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Ann N Y Acad Sci. 2000 Apr;903:176-9.

Apolipoprotein E genotype and cerebral amyloid angiopathy-related hemorrhage.

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Department of Neuropathology, University of Glasgow, Southern General Hospital NHS Trust, United Kingdom.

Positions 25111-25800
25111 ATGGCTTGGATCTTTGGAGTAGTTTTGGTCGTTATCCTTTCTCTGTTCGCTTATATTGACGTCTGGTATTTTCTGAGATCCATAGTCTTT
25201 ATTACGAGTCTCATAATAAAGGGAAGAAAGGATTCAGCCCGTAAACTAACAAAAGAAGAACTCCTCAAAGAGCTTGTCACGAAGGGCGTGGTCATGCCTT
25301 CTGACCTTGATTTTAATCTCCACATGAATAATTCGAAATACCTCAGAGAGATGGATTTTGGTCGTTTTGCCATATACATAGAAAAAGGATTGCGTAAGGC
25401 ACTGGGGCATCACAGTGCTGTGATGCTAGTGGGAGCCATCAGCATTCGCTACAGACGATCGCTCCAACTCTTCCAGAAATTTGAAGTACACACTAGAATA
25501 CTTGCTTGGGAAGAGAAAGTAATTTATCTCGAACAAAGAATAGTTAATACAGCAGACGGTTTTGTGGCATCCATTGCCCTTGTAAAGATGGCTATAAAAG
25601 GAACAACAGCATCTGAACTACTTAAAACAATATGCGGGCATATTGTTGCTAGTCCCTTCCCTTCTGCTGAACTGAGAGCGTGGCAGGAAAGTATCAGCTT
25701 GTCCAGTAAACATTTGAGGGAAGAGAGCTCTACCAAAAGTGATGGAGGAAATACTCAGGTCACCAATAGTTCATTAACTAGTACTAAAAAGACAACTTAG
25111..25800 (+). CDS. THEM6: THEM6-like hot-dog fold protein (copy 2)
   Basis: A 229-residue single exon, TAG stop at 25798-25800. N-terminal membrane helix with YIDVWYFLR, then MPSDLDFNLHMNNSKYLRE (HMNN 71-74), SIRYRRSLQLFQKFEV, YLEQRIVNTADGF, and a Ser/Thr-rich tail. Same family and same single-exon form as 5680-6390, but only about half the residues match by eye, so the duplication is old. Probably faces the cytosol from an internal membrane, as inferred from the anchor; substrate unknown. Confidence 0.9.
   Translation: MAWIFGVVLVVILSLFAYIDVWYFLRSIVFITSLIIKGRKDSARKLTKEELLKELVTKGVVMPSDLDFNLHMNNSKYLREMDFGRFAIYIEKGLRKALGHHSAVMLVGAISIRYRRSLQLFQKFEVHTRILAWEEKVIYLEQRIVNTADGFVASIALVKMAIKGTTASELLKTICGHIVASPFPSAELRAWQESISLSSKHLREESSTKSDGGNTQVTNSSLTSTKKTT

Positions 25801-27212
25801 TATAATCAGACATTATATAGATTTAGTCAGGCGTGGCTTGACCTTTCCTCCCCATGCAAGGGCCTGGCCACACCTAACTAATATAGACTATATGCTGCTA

Following the identification of the role of the apolipoprotein E (APOE) gene polymorphism in Alzheimer's disease (AD), this gene was examined in cerebral amyloid angiopathy (CAA). As in AD, the APOE epsilon 4 allele was found to be associated with CAA. Lobar intracerebral hemorrhage is the major clinical manifestation of CAA. Initial studies on a small number of patients with CAA-related hemorrhage (CAAH) identified overrepresentation of APOE epsilon 4. However, it became clear that confounding bias from concomitant AD and the need for pathologically confirmed cases of CAAH would also have to be considered. A larger series of pathologically confirmed cases of CAAH, also assessed for AD pathology, found a surprising overrepresentation of the APOE epsilon 2 allele. Because of the association between CAA and AD, it might have been predicted that patients with CAAH would have a low, rather than a high, epsilon 2 frequency. The overrepresentation of APOE epsilon 2 was present both in patients with and without AD, whereas a high epsilon 4 frequency correlated with concomitant AD. Further studies found that overrepresentation of APOE epsilon 2 is specific for CAAH and is not found in intracranial hemorrhages due to other causes. In CAAH, APOE epsilon 2 may interact with putative risk factors for hemorrhage, including antiplatelet/anticoagulant medication, minor head trauma, and hypertension. Several microvascular abnormalities in amyloid-laden blood vessels have been assumed to antedate CAAH and increase its likelihood. APOE epsilon 2 has now been found to be associated with some of these vascular abnormalities, specifically a "double-barrel" appearance and fibrinoid necrosis. The currently favored interpretation is that APOE epsilon 4 enhances deposition of amyloid-beta protein in the walls of cerebral blood vessels, whereas epsilon 2 is a risk factor for hemorrhage from amyloid-laden blood vessels by promoting specific "CAA-associated vasculopathies."

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